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As part of continuing your work on your evidence-based project proposal, identify one to three outcomes of interest. That is,what you hope to change or improve based on the implementation of your project (your project’s dependent variable). For example, if you are designing an intervention to reduce hospital re-admission rates for patients with heart failure, the outcome is re-admission rates. Another example would be a mindfulness-based intervention for critical care nurses to reduce burnout; in this case, burnout is the outcome of interest.

Once you have identified the outcomes of interest in your project, you need to determine how each outcome will be measured. Consider the examples above. How might you measure re-admission rates? (For example, you might measure the percentage of patients with heart failure who are re-admitted with a diagnosis of heart failure within 90 days of being discharged). How about measuringburnout in critical-care nurses? (Would you use the Maslach Burnout Inventory, or some other tool?). As you can see, there are different ways to measure outcomes.

The Maslach Burnout Inventory is an example of a measurement tool. Many tools such as this exist to measure a variety of phenomena such as resilience, moral distress, self-efficacy, and many others! These tools can include surveys or questionnaires that have been used in the literature to evaluate similar evidence-based practice projects. Many tools may be available to you depending on your topic. This assignment involves you searching the databases to learn about how your topic has been evaluated in the past.

To find tools and determine how outcomes can be measured, start by reading the literature. What tools are frequently used to assess the variables or outcomes of interest? Some are very commonly used. When you find a tool, you’ll want to review the original primary source —the published (or revised and updated) book or article where the tool was first described. Evaluate how the tool was developed and if it was found to be reliable and valid. It is very interesting to read instrument-development articles, so please do if you get the chance! Often the titles of these articles contain the terms “development and psychometric testing of the _ scale/tool.” Please note when actually conducting research that there are many considerations for the selection and use of measurement tools, including permission to use the tool from the researcher.

Assignment Instructions

For this assignment, select one to three outcomes and identify how each outcome will be measured. How many outcomes you have depends on your individual project.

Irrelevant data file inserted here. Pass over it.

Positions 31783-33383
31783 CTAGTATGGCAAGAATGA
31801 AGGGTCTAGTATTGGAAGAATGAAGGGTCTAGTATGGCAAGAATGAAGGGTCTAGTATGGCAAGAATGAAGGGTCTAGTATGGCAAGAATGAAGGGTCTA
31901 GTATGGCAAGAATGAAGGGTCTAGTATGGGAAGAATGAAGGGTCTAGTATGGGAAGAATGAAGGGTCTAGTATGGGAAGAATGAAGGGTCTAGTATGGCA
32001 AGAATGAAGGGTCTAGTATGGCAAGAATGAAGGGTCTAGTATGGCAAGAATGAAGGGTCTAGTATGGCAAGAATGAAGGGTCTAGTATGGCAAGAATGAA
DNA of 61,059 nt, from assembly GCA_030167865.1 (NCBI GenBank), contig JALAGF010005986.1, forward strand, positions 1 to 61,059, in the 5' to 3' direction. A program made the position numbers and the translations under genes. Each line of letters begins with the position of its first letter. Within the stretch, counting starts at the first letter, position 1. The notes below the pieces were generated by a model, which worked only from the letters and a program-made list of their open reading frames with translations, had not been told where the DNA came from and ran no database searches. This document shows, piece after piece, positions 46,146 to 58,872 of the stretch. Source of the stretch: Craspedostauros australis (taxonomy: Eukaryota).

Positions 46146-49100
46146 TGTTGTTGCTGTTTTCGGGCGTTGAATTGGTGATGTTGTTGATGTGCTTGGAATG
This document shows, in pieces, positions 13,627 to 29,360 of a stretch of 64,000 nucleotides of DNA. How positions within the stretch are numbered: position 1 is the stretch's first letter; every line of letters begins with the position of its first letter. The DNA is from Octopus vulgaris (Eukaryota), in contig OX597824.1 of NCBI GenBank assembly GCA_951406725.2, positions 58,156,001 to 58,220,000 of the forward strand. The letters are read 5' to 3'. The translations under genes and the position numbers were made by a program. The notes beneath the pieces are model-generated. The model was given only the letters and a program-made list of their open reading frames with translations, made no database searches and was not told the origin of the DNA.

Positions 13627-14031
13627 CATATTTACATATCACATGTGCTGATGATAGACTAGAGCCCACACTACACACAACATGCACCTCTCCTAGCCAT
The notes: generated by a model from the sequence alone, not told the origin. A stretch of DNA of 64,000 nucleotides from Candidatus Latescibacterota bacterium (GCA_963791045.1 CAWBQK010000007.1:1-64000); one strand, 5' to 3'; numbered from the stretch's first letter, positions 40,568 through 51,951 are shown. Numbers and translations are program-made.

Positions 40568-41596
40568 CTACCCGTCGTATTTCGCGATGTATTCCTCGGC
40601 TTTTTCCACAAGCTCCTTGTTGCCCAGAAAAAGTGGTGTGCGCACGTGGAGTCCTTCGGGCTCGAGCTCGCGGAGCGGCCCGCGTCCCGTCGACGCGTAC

As discussed, you might need to determine exactly how certain outcomes will be measured (such as re-admission rate). It is also possible that there is no tool available to measure an outcome of interest in your study. For example, if I wanted to assess “knowledge” of some topic, I would need to create questions to obtain data about this outcome. In either case, include the following information:

Clearly state the outcome and how, specifically, you will measure it.
Describe why you selected the measurement method and how you plan to use it in the project.

If you are able to identify an appropriate measurement tool that already exists (such as the Maslach Burnout Inventory) for an outcome of interest, include the following information:

The outcome and the name of the tool that will be used to measure the outcome.
A brief description the tool. How many items are there? How are items scored? What do scores mean?
An explanation of why you selected this tool and how you plan to use it in your project.
The validity and reliability of the tool.

Here is an example:

Self-Efficacy. Self-efficacy will be measured using the General Self-Efficacy Scale (GSE) (Schwarzer & Jerusalem, 1995).

The scale was developed in 1979 and subsequently revised and adapted to 26 languages, and consists of 10 items, scored on a scale of 1 (not at all true) to 4 (exactly true), with a score range of 10 to 40 (where lower scores indicate lower self-efficacy and higher scores indicate higher self-efficacy) (The General Self-Efficacy Scale, n.d.).

In a sample of 747 early career nurses, the scale had a Cronbach’s alpha of 0.884 (Wang et al., 2017). This establishes reliability in that sample (early career nurses).

The GSE scale was selected because it offers a general overview of the concept of self-efficacy and is not specific to nursing practice. In the proposed study, the GSE scale will be given to participants before and after the intervention.